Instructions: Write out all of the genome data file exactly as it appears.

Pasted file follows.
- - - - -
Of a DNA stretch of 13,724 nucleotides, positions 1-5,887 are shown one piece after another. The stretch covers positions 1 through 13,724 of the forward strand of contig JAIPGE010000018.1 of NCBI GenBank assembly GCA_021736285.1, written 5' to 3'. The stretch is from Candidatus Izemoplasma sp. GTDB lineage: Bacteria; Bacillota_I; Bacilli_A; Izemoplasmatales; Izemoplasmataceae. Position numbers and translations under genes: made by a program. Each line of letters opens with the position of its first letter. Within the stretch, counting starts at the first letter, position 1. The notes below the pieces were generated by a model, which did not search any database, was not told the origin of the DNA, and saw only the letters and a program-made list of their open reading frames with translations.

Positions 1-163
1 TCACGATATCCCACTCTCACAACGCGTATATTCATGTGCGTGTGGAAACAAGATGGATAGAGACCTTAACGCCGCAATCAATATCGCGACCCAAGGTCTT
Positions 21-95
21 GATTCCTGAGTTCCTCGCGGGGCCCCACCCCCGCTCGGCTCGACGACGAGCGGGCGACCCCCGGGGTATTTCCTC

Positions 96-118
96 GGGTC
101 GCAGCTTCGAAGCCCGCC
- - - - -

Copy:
Of a DNA stretch of 13,724 nucleotides, positions 1-5,887 are shown one piece after another. The stretch covers positions 1 through 13,724 of the forward strand of contig JAIPGE010000018.1 of NCBI GenBank assembly GCA_021736285.1, written 5' to 3'. The stretch is from Candidatus Izemoplasma sp. GTDB lineage: Bacteria; Bacillota_I; Bacilli_A; Izemoplasmatales; Izemoplasmataceae. Position numbers and translations under genes: made by a program. Each line of letters opens with the position of its first letter. Within the stretch, counting starts at the first letter, position 1. The notes below the pieces were generated by a model, which did not search any database, was not told the origin of the DNA, and saw only the letters and a program-made list of their open reading frames with translations.

Positions 1-163
1 TCACGATATCCCACTCTCACAACGCGTATATTCATGTGCGTGTGGAAACAAGATGGATAGAGACCTTAACGCCGCAATCAATATCGCGACCCAAGGTCTT
Positions 21-95
21 GATTCCTGAGTTCCTCGCGGGGCCCCACCCCCGCTCGGCTCGACGACGAGCGGGCGACCCCCGGGGTATTTCCTC

Positions 96-118
96 GGGTC
101 GCAGCTTCGAAGCCCGCC